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Posted on Mar 4, 2014 | 1 comment

Travel Tips: A Traveler’s Guide to Tipping Around the World

Travel Tips: A Traveler’s Guide to Tipping Around the World

When preparing to travel, you will want to get your budget in order to know how much you have to spend during your travels. Budgeting for your travel expenses should be a priority including not only the basics for transportation, accommodations, food, and attractions, but also the gratuity that is associated with each of these budgeting categories.

Guide to Tipping Around the World

Guide to Tipping Around the World

You’d think that knowing how much to tip shouldn’t be that difficult, unfortunately tipping and how much all depends on the location you will be traveling to. Not only do you need to take how employees are paid, but also cultural traditions in your destination before you leave a tip. Not knowing the local tipping customs could result in an embarrassing situation not only for you, but also the one who did the service. In our Traveler’s Guide to Tipping Around the World you will learn how much to tip and where even before you arrive at your destination.

A sampling of tipping around the world:

Tipping in Africa

Tip 10% if no service charge is added to your bill. If you are in South Africa, add another 5% to that tip.

Customary Tip: 10-15%

Tipping in Australia

When you receive good service it’s customary to leave a tip.

Customary Tip: 10-15%

Tipping in Brazil

In most cases, tips are not expected in Brazil. In restaurants, a 10% service charge will usually be added to your bill.

Customary Tip: No Tip

Tipping in Canada

Like the US, gratuity is not included unless you are with a larger party. Tips are expected in Canada when eating out or receiving help from someone within the service community.

Customary Tip: 15-20%

Tipping in China

There’s no tipping in China.

Customary Tip: No Tip

Tipping in Egypt

A service charge of 5-10% 1s usually added to your bill in Egypt. If not, be sure to tip that amount.

Customary Tip: 5-10%

Tipping in Germany

It is custom in Germany to tip at any restaurant or bar.

Customary Tip: 10-15%

Tipping in France

In France a service charge is added to the bill. French locals will tip an additional 10% on top of the service charge, but visitors are not expected to tip more unless the service was above and beyond.

Customary Tip: 10%

Tipping in India

Some places will include a 10% service charge in India. If they don’t, a few rupees is customary.

Customary Tip: 15%

Tipping in Italy

A tip as close to 10% as possible is the norm in Italy. However, tipping gondoliers isn’t customary.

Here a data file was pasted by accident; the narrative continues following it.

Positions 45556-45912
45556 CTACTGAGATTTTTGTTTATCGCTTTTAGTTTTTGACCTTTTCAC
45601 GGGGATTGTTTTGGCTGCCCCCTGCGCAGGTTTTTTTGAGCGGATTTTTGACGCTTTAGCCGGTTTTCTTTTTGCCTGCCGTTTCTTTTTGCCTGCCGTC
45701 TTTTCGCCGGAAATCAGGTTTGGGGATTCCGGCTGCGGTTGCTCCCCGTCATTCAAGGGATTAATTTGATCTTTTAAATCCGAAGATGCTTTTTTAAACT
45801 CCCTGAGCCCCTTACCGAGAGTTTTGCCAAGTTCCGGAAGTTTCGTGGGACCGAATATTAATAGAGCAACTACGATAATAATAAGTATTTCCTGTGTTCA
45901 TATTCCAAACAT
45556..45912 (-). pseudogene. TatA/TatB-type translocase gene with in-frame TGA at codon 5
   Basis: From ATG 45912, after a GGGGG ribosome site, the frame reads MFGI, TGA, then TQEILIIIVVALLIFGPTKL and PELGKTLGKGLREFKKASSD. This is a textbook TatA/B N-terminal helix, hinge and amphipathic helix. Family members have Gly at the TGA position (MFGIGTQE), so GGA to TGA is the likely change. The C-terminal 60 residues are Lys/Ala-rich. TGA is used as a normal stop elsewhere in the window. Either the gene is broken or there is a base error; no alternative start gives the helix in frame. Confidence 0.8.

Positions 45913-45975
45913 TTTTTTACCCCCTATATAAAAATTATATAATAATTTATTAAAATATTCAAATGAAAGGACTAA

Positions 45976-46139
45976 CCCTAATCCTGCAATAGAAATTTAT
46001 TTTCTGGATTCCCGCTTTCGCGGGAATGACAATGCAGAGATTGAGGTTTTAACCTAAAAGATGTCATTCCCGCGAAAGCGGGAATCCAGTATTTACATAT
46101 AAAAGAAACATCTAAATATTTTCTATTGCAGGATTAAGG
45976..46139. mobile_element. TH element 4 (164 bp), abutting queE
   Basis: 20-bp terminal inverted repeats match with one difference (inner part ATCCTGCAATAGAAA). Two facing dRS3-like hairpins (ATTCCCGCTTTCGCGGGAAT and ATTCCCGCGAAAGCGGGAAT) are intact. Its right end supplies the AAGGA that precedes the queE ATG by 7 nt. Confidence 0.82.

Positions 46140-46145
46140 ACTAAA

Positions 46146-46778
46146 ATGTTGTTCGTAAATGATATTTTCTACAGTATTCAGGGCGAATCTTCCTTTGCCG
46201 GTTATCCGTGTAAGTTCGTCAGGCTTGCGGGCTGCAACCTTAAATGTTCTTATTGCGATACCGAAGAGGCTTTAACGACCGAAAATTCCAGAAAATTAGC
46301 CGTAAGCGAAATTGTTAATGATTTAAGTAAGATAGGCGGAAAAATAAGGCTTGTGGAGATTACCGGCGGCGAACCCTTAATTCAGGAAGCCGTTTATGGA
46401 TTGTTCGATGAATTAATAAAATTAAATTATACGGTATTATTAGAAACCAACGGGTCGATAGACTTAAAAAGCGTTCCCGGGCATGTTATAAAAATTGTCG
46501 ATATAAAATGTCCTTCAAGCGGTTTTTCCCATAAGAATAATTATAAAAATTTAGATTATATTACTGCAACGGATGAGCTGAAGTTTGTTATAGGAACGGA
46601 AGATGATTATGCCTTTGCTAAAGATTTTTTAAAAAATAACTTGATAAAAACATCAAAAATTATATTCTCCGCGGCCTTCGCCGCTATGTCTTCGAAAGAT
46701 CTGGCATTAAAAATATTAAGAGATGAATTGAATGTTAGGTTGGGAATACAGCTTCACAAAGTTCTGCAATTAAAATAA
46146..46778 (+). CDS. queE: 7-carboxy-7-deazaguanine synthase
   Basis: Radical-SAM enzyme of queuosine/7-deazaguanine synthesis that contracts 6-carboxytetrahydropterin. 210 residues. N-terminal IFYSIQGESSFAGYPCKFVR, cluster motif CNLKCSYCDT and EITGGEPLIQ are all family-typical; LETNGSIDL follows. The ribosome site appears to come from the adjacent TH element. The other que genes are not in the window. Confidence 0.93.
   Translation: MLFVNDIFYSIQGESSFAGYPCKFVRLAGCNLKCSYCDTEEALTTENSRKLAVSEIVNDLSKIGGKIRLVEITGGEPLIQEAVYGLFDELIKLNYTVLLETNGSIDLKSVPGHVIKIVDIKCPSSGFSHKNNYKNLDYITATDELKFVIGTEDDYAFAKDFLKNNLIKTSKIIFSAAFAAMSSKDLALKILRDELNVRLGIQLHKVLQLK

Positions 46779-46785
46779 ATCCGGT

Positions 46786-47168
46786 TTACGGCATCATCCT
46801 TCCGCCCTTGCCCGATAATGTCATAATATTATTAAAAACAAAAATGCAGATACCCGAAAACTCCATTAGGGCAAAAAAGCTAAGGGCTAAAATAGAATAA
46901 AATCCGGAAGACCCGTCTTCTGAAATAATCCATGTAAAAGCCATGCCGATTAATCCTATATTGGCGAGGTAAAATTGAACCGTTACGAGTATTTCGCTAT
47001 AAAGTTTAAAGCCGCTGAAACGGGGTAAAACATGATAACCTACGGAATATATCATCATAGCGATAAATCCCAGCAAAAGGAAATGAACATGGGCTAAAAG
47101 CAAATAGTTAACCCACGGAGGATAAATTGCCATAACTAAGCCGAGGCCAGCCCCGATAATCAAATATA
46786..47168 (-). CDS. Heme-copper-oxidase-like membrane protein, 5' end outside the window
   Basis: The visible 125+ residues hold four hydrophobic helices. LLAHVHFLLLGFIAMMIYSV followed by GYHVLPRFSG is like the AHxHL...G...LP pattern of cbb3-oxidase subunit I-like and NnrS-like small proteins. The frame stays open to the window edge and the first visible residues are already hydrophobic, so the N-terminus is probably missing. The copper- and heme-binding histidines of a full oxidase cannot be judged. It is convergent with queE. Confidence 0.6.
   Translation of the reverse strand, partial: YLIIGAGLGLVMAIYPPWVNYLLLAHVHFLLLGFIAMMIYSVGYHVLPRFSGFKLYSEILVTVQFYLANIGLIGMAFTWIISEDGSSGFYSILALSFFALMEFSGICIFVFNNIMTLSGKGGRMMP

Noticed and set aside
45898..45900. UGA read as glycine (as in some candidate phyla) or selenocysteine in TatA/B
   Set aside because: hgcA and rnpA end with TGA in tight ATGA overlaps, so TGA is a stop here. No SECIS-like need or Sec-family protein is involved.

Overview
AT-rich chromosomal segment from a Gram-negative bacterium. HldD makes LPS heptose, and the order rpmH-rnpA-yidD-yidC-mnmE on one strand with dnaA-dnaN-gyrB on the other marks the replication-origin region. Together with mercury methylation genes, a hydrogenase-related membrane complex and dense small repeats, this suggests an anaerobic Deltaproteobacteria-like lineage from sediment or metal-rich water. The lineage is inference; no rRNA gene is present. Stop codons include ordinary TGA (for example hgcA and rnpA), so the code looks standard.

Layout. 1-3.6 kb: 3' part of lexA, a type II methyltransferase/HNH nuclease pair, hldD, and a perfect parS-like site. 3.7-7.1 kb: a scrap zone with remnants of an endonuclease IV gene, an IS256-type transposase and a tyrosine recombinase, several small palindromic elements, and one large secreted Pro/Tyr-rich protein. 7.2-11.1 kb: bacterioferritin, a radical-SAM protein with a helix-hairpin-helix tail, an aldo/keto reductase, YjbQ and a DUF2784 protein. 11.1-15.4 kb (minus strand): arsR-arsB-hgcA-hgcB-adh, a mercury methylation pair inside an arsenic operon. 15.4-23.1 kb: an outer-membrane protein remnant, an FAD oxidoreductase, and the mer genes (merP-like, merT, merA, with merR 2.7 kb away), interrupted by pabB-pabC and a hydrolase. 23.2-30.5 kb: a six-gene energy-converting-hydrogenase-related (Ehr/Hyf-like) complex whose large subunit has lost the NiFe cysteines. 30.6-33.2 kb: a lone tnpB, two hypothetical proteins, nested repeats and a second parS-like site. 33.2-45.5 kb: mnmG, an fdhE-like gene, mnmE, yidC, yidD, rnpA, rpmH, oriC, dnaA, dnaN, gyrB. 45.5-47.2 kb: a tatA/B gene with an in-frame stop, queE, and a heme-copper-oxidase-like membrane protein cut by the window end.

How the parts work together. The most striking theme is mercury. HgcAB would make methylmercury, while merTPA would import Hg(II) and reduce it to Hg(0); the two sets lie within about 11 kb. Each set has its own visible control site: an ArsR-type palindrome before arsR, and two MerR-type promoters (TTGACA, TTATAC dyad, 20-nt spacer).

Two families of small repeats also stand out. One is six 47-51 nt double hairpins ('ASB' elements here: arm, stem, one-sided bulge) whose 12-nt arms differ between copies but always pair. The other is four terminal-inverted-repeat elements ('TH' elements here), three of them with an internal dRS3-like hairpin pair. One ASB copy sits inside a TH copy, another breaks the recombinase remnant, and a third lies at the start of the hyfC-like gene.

Customary Tip: 10%

Tipping in Japan

Japan is generally a no tip society. Some services in Hong Kong a tip is given.

Customary Tip: No Tip

Tipping in Mexico

A cash tip is customary on top of the bill.

Customary Tip: 10-15%

Tipping in Switzerland

A 15% service charge will be included at most places in Switzerland. However, if you get exceptional service in a place that’s a little more upscale, leaving a small additional tip is customary.

Customary Tip: 15%

Tipping in Thailand

Unless there’s a service charge, tip 10% of your restaurant bill, or 15% for exceptional service.

Customary Tip: 10-15%

Tipping in Turkey

When dining at a restaurant in Turkey, tip 10% on top of your bill. Cash only.

Customary Tip: 10%

Tipping in the UK

A service charge is included in most parts of the country, but when not a tip is expected. Sometimes this service charge is listed as an optional charge. If you opt to pay this charge, a tip is not expected. Likewise, tips are not expected in pubs.

Customary Tip: 10-15%

Tipping in the USA

In the US, people working within the service industry rely on tips. Food servers, bartenders, hair stylists, taxi drivers, and anyone else working within the service industry all expect to receive a tip for a job well done.

Customary Tip: 15-20%

Tipping in South Korea

Tips are not expected of tourists while visiting South Korea. Hotel porters are always happy to accept $1 per bag.

Customary Tip: No Tip

If you find yourself in a locale you are unsure of the tipping practice, don’t be shy to ask or local or download the app GlobeTipping before you travel to navigate the tipping traditions of the destination you will be visiting.

Do you have any tips to add on tipping to our Traveler’s Guide to Tipping Around the World?

All photography by Kimmy Hayes © 2014.

About Kimmy Hayes


Kimmy Hayes is the founder and editor-in-chief of AfterGlobe; a site on becoming debt free and traveling the world as a married couple. In 2012, she planned and coordinated her own do-it-yourself destination wedding on the beautiful island of Maui while serving as a moderator for the on-line community, The Knot. She is passionate about traveling to experience new cultures, snorkeling the waters of the world and reading with her toes in the sand.

1 Comment

  1. My best advice on tipping would be if in any doubt tip 15-20% – I’ve never had anyone refuse a tip! in fact this approach has started some great conversations. If you can afford it why not show your appreciation for great service.

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